Respondent, in the other hand, contends that the sentence should be augmented under Penal Code, section 12022.5,7 and the judgment be modified to show that appellant used a firearm within the meaning of that section. We agree.

‘In view of the fact that the lower courts have had some difficulty determining under what circumstances section 12022.5 properly may be applied,’ the Supreme Court has recently reviewed and outlined the pertinent criteria (People v. Najera (1972) 8 Cal.3d 504, 508, 105 Cal.Rptr. 345, 503 P.2d 1353).

First, the formal charges contained in the information or indictment should give defendant notice that application of section 12022.5 will be sought. In the instant case, this requirement is met by the direct allegation in the amended information that ‘the defendant used a firearm, to wit: an automatic pistol, in the commission of the offenses charged in this amended Information.’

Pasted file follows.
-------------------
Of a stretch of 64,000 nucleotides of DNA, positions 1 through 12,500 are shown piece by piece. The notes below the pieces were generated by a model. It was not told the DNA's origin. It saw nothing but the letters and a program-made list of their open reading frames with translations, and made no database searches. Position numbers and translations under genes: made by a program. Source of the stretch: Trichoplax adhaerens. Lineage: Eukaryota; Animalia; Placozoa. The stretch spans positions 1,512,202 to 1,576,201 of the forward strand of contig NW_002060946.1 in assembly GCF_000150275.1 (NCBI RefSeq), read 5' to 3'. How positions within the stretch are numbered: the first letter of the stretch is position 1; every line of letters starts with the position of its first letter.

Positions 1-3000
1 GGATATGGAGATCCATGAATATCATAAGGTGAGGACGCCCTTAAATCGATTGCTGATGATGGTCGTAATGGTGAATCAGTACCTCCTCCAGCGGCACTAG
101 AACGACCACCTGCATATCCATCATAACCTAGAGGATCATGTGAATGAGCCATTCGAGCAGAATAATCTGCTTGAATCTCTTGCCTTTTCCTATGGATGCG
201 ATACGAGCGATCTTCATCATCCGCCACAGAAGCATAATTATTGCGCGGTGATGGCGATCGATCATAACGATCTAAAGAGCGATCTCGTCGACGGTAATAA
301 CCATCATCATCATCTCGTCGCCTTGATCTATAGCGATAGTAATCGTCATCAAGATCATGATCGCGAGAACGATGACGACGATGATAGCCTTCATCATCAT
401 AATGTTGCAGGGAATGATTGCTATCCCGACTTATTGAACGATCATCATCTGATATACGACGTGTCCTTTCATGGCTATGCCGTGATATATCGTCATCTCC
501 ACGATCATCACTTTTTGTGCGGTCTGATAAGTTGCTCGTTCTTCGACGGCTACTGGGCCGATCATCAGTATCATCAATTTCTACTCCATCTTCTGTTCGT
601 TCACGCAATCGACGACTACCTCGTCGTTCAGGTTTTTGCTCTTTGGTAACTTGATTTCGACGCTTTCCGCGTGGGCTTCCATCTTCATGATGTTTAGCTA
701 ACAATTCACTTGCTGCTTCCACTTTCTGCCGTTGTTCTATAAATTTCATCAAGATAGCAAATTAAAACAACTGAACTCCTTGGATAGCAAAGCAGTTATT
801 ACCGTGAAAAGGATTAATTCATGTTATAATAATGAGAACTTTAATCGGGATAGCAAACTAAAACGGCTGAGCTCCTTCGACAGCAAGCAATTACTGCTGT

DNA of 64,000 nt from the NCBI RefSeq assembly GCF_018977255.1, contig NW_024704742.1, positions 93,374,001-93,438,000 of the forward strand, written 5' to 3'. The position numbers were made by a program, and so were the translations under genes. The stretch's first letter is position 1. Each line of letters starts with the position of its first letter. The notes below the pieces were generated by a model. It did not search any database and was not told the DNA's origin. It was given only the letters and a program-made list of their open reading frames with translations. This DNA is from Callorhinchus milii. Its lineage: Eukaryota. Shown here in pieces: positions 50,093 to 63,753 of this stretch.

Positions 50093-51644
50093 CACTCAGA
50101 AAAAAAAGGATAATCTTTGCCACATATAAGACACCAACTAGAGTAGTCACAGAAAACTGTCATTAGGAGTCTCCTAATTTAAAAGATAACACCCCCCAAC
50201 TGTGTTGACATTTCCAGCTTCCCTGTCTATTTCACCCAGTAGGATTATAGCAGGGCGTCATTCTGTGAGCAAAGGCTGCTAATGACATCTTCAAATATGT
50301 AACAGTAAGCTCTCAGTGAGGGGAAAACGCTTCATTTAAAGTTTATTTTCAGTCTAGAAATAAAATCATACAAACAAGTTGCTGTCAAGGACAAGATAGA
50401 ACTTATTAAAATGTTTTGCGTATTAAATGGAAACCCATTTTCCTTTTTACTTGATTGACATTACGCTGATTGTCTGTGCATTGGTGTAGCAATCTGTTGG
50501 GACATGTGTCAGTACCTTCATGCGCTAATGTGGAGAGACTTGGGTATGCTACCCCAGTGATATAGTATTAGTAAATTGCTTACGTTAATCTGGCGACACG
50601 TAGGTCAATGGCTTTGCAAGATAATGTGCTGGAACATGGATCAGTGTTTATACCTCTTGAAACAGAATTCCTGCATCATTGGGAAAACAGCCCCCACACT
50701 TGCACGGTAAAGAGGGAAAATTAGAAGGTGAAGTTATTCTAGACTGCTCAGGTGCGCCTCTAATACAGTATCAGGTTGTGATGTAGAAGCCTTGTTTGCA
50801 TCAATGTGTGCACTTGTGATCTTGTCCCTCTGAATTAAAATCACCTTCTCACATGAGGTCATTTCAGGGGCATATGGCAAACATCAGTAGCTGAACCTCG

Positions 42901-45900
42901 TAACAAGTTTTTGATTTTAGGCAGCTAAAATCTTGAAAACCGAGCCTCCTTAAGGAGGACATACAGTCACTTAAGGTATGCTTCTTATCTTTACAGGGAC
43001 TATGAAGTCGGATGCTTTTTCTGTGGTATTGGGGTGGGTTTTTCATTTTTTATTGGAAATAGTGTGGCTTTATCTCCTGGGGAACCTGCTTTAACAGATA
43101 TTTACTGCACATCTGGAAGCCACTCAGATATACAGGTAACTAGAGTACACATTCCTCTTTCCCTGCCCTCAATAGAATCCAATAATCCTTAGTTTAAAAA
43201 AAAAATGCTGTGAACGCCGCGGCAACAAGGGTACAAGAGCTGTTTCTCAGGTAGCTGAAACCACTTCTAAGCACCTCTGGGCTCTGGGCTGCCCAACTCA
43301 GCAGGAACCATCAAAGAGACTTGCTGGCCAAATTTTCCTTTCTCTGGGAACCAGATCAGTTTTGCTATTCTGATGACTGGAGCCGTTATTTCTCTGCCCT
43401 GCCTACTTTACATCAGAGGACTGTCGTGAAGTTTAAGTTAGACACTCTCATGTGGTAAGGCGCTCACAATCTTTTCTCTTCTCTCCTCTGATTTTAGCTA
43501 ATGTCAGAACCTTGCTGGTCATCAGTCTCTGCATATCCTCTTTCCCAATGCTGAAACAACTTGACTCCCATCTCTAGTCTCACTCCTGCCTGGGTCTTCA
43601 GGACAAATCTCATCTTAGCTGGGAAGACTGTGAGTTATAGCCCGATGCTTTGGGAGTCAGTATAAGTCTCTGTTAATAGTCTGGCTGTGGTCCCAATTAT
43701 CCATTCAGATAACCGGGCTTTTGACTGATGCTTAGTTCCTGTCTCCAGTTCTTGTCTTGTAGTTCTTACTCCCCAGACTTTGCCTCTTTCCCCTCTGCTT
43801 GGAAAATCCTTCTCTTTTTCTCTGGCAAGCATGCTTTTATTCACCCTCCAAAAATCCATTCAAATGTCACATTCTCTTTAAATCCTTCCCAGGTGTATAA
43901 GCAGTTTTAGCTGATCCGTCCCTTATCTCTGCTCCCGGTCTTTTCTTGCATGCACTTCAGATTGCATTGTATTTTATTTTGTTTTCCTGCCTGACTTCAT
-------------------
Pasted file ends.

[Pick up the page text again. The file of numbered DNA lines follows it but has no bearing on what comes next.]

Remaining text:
Secondly, ‘Section 12022.5 . . . requires a jury determination of the factual question whether or not defendant used a firearm in the commission of the underlying offense’ (People v. Najera, supra at p. 510, 105 Cal.Rptr. at p. 350, 503 P.2d at p. 1358). In the instant case, immediately prior to jury voir dire, the amended information was read by the trial judge to the entire panel. They were thus advised that the ‘arming’ and ‘use’ charges were alleged and that defendant denied them.

In the course of his charge to the jury, the trial judge instructed that: ‘To use a firearm, within the meaning of this instruction, means that the firearm be in the physical possession of the defendant at the time of the commission of the offenses, and that such firearm be displayed with menace during the course of the offenses.'8 (Emphasis added.)